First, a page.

As global markets have been digesting the unfolding events in Ukraine, geopolitical developments are being balanced against the Fed’s expected interest rate increases and equally important sunsetting of quantitative easing (the buying of longer dated securities). As short-term rates (Fed-controlled) are starting to increase, so have longer term rates (market-controlled), but at a much slower pace, so that currently whether one invests in 5 year Trearusys or 10 year, the yield is about the same.
In a typical rate increase cycle, monetary policy tightening (increasing of short-term rates by the Fed) is used to cool an overheating economy, eventually leading to a inverted yield curve (short term rates eclipsing long term rates), and most likely pushing an economy into a recession. This scenario is particularly likely when inflation is admittedly not transitory as well as elevated well above the Fed’s self-determined 2% “stable” price level – exactly the situation we find ourselves now. As a result, today’s flat curve is expected by many to be on its way to inversion – think of a see saw where the seat on the left has already been lifted off the ground, is currently balanced with the right, but is on its way of raising above the right, as the right drops down toward the ground.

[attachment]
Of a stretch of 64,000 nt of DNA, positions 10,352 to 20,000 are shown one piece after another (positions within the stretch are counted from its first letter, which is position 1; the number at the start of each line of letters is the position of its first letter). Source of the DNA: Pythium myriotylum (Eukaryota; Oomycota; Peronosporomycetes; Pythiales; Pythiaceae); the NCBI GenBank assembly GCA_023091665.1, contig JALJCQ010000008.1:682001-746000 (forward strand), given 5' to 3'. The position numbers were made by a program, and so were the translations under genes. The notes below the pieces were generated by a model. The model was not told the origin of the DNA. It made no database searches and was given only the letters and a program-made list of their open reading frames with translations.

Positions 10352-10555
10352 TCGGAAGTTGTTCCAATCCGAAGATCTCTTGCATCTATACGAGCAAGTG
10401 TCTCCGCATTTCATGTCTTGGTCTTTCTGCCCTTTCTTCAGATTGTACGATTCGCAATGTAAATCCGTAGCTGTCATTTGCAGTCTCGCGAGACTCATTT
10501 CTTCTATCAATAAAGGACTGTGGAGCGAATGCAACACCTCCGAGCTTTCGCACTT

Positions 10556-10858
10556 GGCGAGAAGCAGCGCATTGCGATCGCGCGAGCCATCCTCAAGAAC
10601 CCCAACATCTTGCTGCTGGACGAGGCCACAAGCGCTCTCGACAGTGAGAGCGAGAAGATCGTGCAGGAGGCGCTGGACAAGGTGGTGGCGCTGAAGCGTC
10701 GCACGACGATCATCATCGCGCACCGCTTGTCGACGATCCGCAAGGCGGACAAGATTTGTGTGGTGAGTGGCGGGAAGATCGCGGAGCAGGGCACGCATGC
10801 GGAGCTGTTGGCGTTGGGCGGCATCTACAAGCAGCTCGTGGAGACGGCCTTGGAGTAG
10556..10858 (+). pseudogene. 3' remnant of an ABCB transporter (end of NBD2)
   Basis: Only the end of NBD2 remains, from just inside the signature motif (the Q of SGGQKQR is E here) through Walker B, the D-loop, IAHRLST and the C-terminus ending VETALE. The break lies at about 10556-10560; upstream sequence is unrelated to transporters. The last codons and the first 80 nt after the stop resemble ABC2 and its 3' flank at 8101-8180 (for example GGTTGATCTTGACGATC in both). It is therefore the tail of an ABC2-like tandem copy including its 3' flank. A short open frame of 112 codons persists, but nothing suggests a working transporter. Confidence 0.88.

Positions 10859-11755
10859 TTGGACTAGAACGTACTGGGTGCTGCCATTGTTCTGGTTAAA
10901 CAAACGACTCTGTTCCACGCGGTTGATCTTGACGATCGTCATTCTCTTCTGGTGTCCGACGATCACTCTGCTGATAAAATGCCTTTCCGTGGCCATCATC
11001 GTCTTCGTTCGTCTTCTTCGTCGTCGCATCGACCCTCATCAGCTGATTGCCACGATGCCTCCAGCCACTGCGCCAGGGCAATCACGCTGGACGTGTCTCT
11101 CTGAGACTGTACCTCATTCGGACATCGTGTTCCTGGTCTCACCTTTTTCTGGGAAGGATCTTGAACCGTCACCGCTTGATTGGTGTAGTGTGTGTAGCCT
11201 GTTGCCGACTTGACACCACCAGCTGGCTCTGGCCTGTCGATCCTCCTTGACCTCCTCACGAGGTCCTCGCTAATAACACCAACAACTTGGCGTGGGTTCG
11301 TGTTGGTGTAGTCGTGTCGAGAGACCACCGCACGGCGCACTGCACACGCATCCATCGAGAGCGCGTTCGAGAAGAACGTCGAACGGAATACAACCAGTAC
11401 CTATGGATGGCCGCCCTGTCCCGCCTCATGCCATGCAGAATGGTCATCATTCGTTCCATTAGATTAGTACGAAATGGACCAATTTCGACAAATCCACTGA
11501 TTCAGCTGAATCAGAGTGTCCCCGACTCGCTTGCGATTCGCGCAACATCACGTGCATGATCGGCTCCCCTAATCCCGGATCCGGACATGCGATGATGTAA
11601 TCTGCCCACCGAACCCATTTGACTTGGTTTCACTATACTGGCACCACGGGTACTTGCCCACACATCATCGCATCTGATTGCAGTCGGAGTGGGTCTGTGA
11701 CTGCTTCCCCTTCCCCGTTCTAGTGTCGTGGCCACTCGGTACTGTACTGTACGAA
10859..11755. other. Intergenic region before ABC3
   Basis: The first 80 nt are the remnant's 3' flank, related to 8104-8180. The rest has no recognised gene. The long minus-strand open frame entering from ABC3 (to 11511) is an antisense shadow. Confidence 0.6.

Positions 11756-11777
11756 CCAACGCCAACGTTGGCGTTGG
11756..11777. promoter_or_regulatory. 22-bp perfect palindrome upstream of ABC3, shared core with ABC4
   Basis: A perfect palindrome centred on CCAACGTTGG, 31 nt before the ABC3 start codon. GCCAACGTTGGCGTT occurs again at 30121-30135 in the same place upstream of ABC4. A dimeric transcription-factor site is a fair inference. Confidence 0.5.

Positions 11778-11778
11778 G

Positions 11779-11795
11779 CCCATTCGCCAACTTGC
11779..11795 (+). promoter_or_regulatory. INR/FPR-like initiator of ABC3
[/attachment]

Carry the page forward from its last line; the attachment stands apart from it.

The challenge for the market this time around, in addition to evaluating the severity of the war in Ukraine on a daily basis, is the elephant in the room, namely the $9 trillion Fed balance sheet that has effectively been controlling long term rates. Taking the Fed’s asset purchase program in mind, we may have fibbed a little in the opening paragraph when we referred to long term rates as “market-controlled”. In reality, we haven’t had any prolonged period of market-driven long-term rates since the 2008-2009 financial crisis. With the current sunsetting of the Fed’s purchase program, it is quite fair to expect long term rates to continue their upward moves for some time, especially since inflation is becoming more endemic worldwide. Then again, we would not put it past this Fed to resume asset purchases down the road, this time with the blatant goal of yield curve management – just like the Bank of Japan has undertaken for some time now.
As long as the employment outlooks is positive, and 10 years of post-financial crisis pent up demand for housing remains robust, the only release valve for market pressures on a manipulated yield curve could be on the relative value of the dollar. As a result, we believe hard assets and real assets are likely to continue to outperform.